Humans have a lifetime of cognitive learning to draw upon when translating. For example, consider this classic linguistic conundrum: "Fruit flies like a banana." Does it mean that fruit, in general, has the aerodynamic qualities of one class of fruit, the banana? Or does it mean that fruit flies, being insects that subsist entirely by eating fruit, particularly enjoy eating bananas?
Humans can do this translation correctly every time.
The classic response given by AI Researchers to this class of linguistic challenge has always been "Why, once we have enough facts stored in a computer, in appropriate clever structures massaged by surely simple algorithms, the ability to do this kind of task will just fall out as a natural consequence." It was assumed, from the dawn of AI in the 1950s, that once computers had some more speed and memory this sort of achievement would be easy to brute force by calculation alone.
This turned out to be not true. So in the 1970s AI researchers, who still had no idea how humans do this sort of thing (or any other kind of cognition), said "Well, we don't know how people do it, but we have a dim idea how a brain is structured with neurons and synapses and whatnot, so let us simulate crude mathematical models of these "neural networks", and perhaps the AI corpus will magically start functioning like a human brain."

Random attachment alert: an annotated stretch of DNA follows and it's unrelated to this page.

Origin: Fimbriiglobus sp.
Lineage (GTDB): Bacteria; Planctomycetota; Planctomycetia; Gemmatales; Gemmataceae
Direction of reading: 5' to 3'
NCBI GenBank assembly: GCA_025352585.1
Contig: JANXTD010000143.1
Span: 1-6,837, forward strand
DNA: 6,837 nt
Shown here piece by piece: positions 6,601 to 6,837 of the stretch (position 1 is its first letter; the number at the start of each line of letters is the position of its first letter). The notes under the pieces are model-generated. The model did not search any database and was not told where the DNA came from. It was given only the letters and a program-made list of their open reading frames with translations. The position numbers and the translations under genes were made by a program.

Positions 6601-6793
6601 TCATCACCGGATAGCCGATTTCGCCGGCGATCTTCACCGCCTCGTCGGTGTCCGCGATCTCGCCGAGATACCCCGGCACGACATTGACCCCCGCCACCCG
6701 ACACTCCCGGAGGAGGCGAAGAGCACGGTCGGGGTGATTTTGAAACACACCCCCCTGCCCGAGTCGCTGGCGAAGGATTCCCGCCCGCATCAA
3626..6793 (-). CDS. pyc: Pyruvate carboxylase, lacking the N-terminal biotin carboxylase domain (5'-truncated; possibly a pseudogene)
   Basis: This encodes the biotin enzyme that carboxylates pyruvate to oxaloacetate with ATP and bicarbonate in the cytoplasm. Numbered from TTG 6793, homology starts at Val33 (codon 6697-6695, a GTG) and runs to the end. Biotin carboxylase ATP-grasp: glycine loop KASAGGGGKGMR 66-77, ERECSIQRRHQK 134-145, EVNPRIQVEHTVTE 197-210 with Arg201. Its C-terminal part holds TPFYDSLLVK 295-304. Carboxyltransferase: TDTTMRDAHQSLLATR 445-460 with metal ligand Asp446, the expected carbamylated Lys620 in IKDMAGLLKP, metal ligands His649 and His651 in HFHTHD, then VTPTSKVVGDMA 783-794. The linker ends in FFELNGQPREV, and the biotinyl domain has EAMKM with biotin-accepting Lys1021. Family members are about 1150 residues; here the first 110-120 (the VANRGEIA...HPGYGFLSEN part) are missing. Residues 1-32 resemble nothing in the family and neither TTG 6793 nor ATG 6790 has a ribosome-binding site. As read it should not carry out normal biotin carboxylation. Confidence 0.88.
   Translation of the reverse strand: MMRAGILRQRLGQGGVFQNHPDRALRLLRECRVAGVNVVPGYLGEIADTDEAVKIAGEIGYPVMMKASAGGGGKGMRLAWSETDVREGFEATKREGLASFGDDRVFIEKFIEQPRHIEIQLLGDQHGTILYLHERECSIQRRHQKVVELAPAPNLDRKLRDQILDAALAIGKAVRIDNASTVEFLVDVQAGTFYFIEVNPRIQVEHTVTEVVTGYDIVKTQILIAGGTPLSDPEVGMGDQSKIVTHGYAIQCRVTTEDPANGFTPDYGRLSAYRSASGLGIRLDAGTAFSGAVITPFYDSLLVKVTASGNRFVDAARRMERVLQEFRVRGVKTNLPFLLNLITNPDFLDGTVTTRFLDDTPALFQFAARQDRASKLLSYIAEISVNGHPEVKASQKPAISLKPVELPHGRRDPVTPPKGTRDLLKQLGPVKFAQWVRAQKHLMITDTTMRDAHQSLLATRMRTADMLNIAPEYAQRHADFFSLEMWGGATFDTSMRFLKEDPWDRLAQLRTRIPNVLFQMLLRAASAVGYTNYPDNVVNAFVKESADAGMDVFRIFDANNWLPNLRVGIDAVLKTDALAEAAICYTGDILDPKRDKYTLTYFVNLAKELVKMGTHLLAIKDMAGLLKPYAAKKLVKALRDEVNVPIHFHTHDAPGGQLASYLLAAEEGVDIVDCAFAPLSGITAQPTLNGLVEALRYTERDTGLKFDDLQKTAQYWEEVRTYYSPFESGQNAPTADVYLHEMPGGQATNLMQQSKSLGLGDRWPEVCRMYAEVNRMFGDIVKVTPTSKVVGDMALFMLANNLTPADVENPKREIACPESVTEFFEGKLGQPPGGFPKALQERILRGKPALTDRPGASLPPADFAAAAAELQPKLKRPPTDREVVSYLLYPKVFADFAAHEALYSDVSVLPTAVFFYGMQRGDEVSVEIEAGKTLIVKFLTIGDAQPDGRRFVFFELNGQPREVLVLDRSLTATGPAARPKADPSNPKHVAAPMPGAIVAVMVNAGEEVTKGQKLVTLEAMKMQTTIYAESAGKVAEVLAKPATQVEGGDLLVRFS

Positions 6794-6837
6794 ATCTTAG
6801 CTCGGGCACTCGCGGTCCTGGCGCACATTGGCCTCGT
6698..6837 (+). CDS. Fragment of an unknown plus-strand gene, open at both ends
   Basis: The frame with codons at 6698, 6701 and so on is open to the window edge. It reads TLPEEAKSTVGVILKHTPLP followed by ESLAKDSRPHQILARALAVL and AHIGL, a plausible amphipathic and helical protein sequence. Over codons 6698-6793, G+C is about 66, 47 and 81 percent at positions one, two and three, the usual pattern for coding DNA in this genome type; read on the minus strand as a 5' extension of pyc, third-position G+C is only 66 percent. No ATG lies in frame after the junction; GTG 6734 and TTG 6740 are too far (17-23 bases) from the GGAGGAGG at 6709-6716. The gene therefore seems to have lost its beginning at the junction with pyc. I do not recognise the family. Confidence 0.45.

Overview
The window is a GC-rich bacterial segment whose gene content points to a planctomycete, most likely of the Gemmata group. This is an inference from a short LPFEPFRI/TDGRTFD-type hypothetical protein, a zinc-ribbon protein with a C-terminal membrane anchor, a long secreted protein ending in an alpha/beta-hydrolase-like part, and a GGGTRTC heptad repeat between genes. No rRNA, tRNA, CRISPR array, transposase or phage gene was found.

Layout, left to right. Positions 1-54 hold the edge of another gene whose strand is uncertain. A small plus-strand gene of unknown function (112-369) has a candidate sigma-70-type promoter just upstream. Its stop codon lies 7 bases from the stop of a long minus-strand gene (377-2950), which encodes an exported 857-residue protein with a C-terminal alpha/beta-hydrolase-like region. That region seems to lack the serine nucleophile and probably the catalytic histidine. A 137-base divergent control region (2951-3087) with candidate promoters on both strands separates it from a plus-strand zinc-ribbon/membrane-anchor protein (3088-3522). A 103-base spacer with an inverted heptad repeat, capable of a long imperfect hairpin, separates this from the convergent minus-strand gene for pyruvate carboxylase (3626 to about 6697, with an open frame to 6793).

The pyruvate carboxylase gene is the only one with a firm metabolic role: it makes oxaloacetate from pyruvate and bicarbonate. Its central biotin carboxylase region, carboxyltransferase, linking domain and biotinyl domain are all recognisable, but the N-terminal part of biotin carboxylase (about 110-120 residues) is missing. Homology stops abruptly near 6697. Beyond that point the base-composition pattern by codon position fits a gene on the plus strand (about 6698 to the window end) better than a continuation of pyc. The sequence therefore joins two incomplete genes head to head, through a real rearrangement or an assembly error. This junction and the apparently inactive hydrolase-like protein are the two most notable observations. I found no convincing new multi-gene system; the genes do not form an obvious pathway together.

Sadly, no. Nearly fifty years later and AI researchers are still no closer to replicating human cognition, either in understanding or in blind replication. We can do parlor tricks, yes, such as Google Translate. These tricks can even be useful. But they're still just table-driven automata, without consciousness, without cognition (which we don't understand at all anyway), and certainly without Intelligence, artificial or natural.
I call this "Cargo Cult Science". Like the South Pacific Islanders who built stunningly accurate (but non-functional) bamboo replicas of aircraft, radios, and other technology artifacts left by WW2 soldiers who blipped through their lives, we don't have the foggiest inkling of how intelligence actually works.
AI has failed, so far. No breakthroughs on the horizon, either. The "singularity" is just wishful thinking.